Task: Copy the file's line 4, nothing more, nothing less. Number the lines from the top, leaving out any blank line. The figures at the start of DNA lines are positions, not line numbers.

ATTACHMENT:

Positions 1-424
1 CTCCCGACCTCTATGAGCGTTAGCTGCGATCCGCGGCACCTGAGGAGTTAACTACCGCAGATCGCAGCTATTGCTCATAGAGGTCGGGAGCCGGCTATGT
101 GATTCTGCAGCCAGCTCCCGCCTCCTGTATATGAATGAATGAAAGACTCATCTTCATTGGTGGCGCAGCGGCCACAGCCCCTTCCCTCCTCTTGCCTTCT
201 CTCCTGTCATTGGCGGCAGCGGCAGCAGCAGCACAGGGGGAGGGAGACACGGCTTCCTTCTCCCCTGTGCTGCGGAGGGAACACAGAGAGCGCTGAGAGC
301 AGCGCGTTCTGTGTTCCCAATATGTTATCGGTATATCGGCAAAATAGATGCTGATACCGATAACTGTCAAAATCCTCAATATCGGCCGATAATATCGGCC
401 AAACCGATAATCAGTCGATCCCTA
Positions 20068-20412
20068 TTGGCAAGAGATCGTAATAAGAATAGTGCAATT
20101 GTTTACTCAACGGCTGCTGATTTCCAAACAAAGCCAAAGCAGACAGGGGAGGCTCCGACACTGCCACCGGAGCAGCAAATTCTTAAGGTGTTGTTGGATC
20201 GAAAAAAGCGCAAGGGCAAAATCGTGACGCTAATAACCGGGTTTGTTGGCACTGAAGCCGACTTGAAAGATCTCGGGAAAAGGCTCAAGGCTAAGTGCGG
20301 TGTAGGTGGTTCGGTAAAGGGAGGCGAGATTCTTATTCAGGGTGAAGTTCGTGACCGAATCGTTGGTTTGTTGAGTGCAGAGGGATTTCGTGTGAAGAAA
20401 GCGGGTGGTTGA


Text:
201 CTCCTGTCATTGGCGGCAGCGGCAGCAGCAGCACAGGGGGAGGGAGACACGGCTTCCTTCTCCCCTGTGCTGCGGAGGGAACACAGAGAGCGCTGAGAGC